Earlier this year, the Library Freedom Project launched an initiative to test the use of Tor exit relays in local libraries as a means of helping library patrons browse the internet annonymously. As the LFP noted
To begin this new project, we needed a pilot, and we had just the library in mind – Kilton Library in Lebanon, New Hampshire, one of two Lebanon Libraries. Chuck McAndrew is the IT librarian there, and he’s done amazing things to the computers on his network, like running them all on GNU/Linux distributions. Why is this significant? Most library environments run Microsoft Windows, and we know that Microsoft participated in the NSA’s PRISM surveillance program. By choosing GNU/Linux operating systems and installing some privacy‐protecting browser extensions too, Chuck’s helping his staff and patrons opt‐out of pervasive government and corporate surveillance. Pretty awesome.
At least it was awesome until the Department of Homeland Security got wind of the project.
As Julia Angwin of ProPublica reports today
In July, the Kilton Public Library in Lebanon, New Hampshire, was the first library in the country to become part of the anonymous Web surfing service Tor. The library allowed Tor users around the world to bounce their Internet traffic through the library, thus masking users’ locations.
Soon after state authorities received an email about it from an agent at the Department of Homeland Security.
“The Department of Homeland Security got in touch with our Police Department,” said Sean Fleming, the library director of the Lebanon Public Libraries.
After a meeting at which local police and city officials discussed how Tor could be exploited by criminals, the library pulled the plug on the project.
“Right now we’re on pause,” said Fleming. “We really weren’t anticipating that there would be any controversy at all.”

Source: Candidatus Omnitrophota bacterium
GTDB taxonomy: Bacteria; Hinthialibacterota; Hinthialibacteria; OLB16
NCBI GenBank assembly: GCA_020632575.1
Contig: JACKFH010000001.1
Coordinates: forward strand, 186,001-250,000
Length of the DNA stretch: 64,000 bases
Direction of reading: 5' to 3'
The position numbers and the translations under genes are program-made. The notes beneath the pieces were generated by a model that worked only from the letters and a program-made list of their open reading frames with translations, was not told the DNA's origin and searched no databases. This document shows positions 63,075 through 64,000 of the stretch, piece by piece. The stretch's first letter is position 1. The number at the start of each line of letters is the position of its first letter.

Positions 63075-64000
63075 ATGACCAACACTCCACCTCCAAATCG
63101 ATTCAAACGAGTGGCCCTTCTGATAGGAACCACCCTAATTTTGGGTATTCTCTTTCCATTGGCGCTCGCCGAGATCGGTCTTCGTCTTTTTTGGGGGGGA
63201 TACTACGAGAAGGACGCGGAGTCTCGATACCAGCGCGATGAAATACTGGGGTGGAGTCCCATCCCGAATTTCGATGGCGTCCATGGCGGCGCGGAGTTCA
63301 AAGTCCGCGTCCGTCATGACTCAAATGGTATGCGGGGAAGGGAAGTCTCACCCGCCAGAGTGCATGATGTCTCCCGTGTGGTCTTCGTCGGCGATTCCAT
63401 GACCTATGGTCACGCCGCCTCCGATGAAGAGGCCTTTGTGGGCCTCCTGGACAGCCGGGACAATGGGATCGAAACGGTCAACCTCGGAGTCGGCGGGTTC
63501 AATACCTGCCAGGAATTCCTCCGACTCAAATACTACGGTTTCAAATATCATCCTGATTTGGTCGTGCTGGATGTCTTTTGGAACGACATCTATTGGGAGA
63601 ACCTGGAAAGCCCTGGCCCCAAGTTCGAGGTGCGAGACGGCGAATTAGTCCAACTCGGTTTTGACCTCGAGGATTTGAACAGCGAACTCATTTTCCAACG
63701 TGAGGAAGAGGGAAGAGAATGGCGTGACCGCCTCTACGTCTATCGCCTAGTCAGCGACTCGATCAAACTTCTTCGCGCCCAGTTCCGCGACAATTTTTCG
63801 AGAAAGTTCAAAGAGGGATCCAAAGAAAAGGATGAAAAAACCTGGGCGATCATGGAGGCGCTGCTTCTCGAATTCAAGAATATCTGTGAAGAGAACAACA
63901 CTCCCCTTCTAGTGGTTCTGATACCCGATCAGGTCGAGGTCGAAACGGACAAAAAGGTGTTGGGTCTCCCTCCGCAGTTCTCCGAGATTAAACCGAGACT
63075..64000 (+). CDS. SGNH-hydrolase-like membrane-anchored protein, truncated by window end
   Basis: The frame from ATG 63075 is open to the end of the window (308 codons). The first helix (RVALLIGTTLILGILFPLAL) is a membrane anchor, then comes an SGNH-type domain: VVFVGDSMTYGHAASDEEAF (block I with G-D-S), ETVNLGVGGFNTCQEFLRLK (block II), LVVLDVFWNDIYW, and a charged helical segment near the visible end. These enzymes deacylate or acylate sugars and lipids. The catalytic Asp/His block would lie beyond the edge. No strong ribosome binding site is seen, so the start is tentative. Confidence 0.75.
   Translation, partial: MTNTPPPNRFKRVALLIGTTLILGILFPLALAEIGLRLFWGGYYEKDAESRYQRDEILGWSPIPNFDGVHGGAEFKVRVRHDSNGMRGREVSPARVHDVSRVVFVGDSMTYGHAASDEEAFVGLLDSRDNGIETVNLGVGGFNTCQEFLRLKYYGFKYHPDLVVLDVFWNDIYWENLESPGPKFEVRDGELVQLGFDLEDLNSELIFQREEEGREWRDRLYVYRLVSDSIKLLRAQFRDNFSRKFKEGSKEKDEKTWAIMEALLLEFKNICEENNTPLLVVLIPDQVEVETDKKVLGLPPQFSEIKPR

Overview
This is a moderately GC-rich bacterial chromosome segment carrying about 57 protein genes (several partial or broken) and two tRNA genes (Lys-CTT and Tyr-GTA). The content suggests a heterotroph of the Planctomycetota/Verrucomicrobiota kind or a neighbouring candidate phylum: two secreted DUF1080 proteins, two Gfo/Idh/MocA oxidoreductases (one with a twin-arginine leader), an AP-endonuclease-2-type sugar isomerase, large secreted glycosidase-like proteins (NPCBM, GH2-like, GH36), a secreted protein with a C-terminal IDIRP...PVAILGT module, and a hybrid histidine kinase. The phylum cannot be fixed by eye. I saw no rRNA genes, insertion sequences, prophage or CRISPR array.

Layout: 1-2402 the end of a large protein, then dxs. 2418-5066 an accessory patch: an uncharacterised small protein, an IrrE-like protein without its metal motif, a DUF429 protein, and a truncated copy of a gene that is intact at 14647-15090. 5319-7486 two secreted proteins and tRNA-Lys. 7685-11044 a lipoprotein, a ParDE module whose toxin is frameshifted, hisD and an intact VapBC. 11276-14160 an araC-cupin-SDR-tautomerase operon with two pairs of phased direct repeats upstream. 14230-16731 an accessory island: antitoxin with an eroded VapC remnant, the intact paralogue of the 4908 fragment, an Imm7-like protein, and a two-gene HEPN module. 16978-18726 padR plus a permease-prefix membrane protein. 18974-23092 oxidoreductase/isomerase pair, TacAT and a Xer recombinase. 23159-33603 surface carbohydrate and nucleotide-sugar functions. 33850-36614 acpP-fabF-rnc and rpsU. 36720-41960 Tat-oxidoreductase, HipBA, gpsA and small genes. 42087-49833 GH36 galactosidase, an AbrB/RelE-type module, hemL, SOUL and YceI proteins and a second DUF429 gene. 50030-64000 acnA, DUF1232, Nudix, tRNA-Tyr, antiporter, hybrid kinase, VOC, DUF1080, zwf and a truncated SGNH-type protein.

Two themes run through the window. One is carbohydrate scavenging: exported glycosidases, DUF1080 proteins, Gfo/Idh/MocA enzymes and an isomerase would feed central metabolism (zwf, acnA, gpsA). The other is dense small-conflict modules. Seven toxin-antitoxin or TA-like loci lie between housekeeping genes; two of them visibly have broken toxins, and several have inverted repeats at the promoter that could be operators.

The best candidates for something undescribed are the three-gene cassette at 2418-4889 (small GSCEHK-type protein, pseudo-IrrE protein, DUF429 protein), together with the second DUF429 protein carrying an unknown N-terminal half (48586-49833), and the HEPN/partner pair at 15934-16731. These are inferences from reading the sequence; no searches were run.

He said that the library board of trustees will vote on whether to turn the service back on at its meeting on Sept. 15.
Nearly everything in our society has been or will be exploited by criminals: cars, cellphones, hatchets, cleaning solutions, tape, boats, aircraft–the list is virtually endless. It’s part of living with and in a free society, and the feds don’t come knocking on 3M’s door every time a criminal uses their tape to facilitate a break‐in or other criminal act. But federal agencies like DHS and the FBI are literally on an anti‐encryption, anti‐privacy crusade with respect to consumer electronics and software–especially high‐quality, publicly audited and effective anonymization technology like Tor. The Kilton Library’s internet freedom project has just become the federal government’s latest victim in that misguided campaign.
To recap: DHS used the Lebanon, New Hampshire police department to lean on–if not outright intimidate–a local library into at least temporarily abandoning a tool that reinforces Fourth Amendment privacy protections–and in doing so treated all of the Kilton Library’s patrons as potential criminals first, and as citizens with rights a very distant second.